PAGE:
The sea appeared quite deserted, a most unusual circumstance along this coast, and not a sail nor a trail of smoke broke the gray monotony of water and sky. The limits of the horizon, too, had become much circumscribed. On land, as well as on sea, the remote distance had completely disappeared, and it seemed as though the globe had assumed a more decided convexity.
At the pace at which they were walking, it was very evident that the captain and his attendant would not take long to accomplish the three miles that lay between the gourbi and the place of rendezvous. They did not exchange a word, but each was conscious of an unusual buoyancy, which appeared to lift up their bodies and give as it were, wings to their feet. If Ben Zoof had expressed his sensations in words, he would have said that he felt "up to anything," and he had even forgotten to taste so much as a crust of bread, a lapse of memory of which the worthy soldier was rarely guilty.
As these thoughts were crossing his mind, a harsh bark was heard to the left of the footpath, and a jackal was seen emerging from a large grove of lentisks. Regarding the two wayfarers with manifest uneasiness, the beast took up its position at the foot of a rock, more than thirty feet in height. It belonged to an African species distinguished by a black spotted skin, and a black line down the front of the legs. At night-time, when they scour the country in herds, the creatures are somewhat formidable, but singly they are no more dangerous than a dog. Though by no means afraid of them, Ben Zoof had a particular aversion to jackals, perhaps because they had no place among the fauna of his beloved Montmartre. He accordingly began to make threatening gestures, when, to the unmitigated astonishment of himself and the captain, the animal darted forward, and in one single bound gained the summit of the rock.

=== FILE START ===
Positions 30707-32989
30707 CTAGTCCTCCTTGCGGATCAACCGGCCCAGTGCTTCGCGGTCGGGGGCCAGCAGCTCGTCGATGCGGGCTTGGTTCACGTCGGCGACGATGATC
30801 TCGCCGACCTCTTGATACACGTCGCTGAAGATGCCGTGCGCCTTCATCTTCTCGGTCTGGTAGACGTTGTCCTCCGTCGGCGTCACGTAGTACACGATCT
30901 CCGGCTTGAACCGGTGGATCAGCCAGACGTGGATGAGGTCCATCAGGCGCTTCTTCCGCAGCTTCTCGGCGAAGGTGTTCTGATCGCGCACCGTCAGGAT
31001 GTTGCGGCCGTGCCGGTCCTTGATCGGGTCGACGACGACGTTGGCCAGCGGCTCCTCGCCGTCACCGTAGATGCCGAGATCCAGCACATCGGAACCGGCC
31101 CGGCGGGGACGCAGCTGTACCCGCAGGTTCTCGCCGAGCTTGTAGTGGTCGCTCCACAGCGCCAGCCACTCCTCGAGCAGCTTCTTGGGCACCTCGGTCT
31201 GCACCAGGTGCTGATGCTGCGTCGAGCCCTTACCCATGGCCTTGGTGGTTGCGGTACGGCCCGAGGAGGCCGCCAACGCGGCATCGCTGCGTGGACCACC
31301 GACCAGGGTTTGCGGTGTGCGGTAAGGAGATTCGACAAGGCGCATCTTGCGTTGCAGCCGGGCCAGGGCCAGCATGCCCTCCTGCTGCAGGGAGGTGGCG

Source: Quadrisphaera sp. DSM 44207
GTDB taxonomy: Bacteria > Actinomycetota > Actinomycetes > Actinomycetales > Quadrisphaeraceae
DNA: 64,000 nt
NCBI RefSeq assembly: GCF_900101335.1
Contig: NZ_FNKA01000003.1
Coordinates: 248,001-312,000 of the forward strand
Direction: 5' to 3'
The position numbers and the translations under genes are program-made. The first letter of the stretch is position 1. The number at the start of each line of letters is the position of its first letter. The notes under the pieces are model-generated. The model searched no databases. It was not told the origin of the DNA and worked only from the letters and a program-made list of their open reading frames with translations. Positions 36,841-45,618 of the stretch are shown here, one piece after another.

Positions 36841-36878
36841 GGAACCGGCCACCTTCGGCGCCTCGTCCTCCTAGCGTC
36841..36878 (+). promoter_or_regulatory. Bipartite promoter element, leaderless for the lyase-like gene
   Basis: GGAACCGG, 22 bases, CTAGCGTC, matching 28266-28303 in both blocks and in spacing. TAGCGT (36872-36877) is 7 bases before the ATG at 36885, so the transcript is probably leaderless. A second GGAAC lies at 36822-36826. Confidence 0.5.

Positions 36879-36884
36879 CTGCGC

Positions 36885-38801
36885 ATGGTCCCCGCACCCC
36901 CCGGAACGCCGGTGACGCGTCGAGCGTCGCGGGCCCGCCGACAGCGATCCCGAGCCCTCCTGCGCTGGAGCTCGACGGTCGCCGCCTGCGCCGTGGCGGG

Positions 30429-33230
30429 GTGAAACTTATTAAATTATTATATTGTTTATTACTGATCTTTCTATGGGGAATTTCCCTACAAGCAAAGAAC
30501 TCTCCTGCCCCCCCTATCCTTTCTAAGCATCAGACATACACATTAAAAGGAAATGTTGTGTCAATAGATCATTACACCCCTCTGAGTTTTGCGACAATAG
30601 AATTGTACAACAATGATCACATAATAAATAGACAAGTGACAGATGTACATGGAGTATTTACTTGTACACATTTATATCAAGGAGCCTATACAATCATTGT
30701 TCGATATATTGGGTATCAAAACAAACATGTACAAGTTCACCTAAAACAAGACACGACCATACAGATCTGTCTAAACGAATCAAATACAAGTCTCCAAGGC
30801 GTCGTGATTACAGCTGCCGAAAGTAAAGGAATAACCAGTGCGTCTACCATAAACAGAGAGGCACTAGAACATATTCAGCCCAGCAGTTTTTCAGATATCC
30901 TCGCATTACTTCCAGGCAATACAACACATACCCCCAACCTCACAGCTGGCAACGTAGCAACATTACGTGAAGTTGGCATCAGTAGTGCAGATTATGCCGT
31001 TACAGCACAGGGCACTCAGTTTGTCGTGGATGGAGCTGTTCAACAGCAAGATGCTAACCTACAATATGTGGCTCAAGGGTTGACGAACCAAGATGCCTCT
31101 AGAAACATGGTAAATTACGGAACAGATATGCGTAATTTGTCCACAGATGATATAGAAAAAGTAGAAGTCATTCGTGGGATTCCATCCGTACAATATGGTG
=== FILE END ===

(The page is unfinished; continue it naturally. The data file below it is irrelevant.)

"Good Heavens!" cried Ben Zoof, "that leap must have been thirty feet at least."
"True enough," replied the captain; "I never saw such a jump."
Meantime the jackal had seated itself upon its haunches, and was staring at the two men with an air of impudent defiance. This was too much for Ben Zoof's forbearance, and stooping down he caught up a huge stone, when to his surprise, he found that it was no heavier than a piece of petrified sponge. "Confound the brute!" he exclaimed, "I might as well throw a piece of bread at him. What accounts for its being as light as this?"
Nothing daunted, however, he hurled the stone into the air. It missed its aim; but the jackal, deeming it on the whole prudent to decamp, disappeared across the trees and hedges with a series of bounds, which could only be likened to those that might be made by an india-rubber kangaroo. Ben Zoof was sure that his own powers of propelling must equal those of a howitzer, for his stone, after a lengthened flight through the air, fell to the ground full five hundred paces the other side of the rock.
The orderly was now some yards ahead of his master, and had reached a ditch full of water, and about ten feet wide. With the intention of clearing it, he made a spring, when a loud cry burst from Servadac. "Ben Zoof, you idiot! What are you about? You will break your back!"
And well might he be alarmed, for Ben Zoof had sprung to a height of forty feet into the air. Fearful of the consequences that would attend the descent of his servant to _terra firma_, Servadac bounded forwards, to be on the other side of the ditch in time to break his fall. But the muscular effort that he made carried him in his turn to an altitude of thirty feet; in his ascent he passed Ben Zoof, who had already commenced his downward course; and then, obedient to the laws of gravitation, he descended with increasing rapidity, and alighted upon the earth without experiencing a shock greater than if he had merely made a bound of four or five feet high.
Ben Zoof burst into a roar of laughter. "Bravo!" he said, "we should make a good pair of clowns."
But the captai